• What If I Don’t Follow FCRA? Applicant can sue in Federal court for damages, attorney’s fees and court costs. If deliberate…..punitive damages Federal Trade Commission or the states may sue LL for non-compliance and get civil penalties.
  • What is a Consumer Report? Credit Reports Tenant-Screening Service-rental history Reference-Checking Service
  • What Actions Are Covered? Depends on who is verifying the references? If by an Agency hired by LL------ COVERED If by LL’s employees------ NOT COVERED
  • What is an Adverse Action? Any action taken by the LL or management company that is unfavorable to the interests of a rental applicant is covered by the FCRA For example: Denying applications, requiring a co-signor or requiring an additional deposit.
  • What Does This All Mean? If you use a consumer report issued by an agency you hired and that report causes you to take an adverse action against a rental applicant the YOU MUST give the applicant notice that this occurred.
  • When is a Notice Required? Take the Case of…… 1. Further investigation 2. Consumer report part of the decision 3. Increase in deposit 4. Using Agency to check employment
  • What Information Must Be Included In a Notice? Name, address and telephone number of the Agency which issued the report. Statement that the Agency supplied the report did not make the decision for the adverse action. A statement that the applicant has a right to obtain, within 60 days, a free copy of the credit report from the agency and the right to dispute the accuracy of the information. See Form 2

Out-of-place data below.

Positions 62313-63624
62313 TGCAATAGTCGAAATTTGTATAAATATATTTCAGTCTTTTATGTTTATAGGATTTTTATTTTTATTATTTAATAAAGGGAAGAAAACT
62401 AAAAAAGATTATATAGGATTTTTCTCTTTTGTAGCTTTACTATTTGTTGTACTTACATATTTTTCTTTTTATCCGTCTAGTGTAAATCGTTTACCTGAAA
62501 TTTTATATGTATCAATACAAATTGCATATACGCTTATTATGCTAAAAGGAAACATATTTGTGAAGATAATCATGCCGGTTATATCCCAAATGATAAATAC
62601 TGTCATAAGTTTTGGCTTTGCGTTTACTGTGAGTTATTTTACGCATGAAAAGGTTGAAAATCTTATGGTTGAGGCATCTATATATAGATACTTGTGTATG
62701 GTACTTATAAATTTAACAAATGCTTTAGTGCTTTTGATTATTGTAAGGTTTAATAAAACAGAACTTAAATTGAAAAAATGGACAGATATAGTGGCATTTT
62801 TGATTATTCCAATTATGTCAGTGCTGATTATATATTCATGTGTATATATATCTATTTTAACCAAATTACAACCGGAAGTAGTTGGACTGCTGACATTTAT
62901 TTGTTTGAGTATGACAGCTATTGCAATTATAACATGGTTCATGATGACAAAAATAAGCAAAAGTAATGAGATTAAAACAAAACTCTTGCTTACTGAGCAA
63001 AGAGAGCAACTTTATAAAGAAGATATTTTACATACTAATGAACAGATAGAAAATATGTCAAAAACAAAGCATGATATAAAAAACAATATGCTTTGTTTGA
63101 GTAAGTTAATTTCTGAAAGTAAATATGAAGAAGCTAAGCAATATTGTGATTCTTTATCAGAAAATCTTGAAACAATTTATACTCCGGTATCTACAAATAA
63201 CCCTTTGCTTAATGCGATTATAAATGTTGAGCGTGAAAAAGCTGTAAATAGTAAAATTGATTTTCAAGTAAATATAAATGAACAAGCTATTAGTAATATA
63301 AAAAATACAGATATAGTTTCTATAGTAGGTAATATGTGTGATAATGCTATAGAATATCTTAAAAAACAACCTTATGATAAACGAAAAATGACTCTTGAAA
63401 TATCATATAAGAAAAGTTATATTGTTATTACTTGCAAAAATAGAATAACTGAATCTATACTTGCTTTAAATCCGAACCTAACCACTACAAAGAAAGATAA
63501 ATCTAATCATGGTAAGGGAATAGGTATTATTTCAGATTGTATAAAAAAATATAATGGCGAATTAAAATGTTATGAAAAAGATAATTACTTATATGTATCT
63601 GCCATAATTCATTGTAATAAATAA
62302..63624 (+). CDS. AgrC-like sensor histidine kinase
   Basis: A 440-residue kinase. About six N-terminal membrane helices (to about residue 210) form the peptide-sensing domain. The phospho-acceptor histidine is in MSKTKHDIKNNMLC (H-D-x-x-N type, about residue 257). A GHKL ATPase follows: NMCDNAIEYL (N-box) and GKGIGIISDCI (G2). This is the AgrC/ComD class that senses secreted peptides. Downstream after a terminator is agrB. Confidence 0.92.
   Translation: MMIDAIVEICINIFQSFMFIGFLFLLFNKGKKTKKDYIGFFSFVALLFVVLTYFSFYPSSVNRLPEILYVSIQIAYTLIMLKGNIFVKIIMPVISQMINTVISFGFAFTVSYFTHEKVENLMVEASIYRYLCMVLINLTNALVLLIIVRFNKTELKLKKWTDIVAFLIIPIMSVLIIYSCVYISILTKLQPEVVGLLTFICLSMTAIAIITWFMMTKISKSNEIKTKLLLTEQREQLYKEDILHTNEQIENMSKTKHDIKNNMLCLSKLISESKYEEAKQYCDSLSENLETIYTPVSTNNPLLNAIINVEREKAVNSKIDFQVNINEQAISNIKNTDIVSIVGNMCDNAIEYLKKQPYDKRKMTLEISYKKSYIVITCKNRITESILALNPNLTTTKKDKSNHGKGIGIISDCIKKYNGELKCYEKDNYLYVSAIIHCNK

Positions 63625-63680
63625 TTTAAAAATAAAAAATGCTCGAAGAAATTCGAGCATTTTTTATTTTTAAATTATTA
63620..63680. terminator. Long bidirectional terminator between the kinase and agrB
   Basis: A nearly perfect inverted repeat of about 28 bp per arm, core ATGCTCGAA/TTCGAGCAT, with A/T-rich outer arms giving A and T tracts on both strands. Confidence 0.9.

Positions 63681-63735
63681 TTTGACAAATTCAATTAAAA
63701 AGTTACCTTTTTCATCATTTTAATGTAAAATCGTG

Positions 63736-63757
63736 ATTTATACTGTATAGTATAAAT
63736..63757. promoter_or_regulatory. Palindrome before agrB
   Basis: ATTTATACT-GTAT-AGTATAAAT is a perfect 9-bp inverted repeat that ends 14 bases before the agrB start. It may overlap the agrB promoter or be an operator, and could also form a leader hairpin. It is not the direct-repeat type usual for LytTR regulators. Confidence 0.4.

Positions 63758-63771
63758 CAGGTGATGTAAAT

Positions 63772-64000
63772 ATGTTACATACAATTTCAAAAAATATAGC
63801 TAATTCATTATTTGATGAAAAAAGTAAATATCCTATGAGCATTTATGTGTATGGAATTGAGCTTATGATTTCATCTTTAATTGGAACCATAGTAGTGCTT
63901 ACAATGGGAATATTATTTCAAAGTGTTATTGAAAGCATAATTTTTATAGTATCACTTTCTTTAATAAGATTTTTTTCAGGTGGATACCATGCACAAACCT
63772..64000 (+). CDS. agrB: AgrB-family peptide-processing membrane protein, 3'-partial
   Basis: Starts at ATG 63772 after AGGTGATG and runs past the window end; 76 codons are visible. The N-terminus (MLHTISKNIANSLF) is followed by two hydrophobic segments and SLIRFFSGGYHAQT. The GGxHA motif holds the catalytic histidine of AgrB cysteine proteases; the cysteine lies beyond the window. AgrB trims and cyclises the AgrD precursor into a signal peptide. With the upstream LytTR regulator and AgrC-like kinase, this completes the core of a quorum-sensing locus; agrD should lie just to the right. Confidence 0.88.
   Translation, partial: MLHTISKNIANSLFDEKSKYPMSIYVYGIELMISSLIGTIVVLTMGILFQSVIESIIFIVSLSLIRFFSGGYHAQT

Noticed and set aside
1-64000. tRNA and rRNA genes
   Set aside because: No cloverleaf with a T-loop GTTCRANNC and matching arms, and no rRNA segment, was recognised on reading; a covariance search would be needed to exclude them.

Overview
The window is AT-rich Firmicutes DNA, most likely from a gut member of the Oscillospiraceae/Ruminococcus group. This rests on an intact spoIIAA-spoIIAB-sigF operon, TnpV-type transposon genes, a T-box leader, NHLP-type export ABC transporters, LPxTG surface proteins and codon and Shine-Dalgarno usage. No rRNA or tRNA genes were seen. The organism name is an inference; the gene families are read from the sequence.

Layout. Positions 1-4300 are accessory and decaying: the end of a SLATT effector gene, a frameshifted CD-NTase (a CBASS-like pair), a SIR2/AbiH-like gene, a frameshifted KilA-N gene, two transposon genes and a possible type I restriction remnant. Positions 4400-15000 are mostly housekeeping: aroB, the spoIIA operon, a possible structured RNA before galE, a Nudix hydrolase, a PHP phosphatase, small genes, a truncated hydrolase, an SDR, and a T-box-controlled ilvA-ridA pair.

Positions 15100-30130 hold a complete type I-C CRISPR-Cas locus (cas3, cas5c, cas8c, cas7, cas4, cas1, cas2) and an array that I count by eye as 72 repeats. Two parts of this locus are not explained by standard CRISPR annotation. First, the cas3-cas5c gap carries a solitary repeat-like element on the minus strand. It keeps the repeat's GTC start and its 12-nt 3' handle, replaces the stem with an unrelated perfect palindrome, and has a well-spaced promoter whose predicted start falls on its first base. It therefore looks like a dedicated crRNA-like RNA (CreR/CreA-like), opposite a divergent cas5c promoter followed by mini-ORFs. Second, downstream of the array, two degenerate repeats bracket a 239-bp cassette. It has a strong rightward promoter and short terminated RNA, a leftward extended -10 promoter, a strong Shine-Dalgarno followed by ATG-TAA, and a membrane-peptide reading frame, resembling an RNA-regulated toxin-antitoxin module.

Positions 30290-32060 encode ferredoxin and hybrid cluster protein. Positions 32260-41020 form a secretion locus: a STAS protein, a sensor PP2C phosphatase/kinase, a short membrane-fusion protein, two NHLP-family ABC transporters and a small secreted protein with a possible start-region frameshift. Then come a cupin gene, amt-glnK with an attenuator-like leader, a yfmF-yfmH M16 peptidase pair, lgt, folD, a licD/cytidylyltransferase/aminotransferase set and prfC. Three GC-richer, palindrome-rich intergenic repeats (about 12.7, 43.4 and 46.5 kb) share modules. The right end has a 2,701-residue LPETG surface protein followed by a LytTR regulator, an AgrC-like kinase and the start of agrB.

• Some Legal Protection If LL inadvertently fails to provide a required Notice in an isolated case, then LL has some protection from damages if LL can demonstrate “that at the time of the…violation he maintained reasonable procedures to assure compliance” with the FCRA.
  • Final Thoughts Be consistent in the Application Process: Use same rental application Always pull a credit report Always verify the same information Exceptions-Disable Applicants-”reasonable accommodations”
  • Screen criteria should relate to legitimate LL objectives No Subjective Criteria-long hair, smells bad More Final Thoughts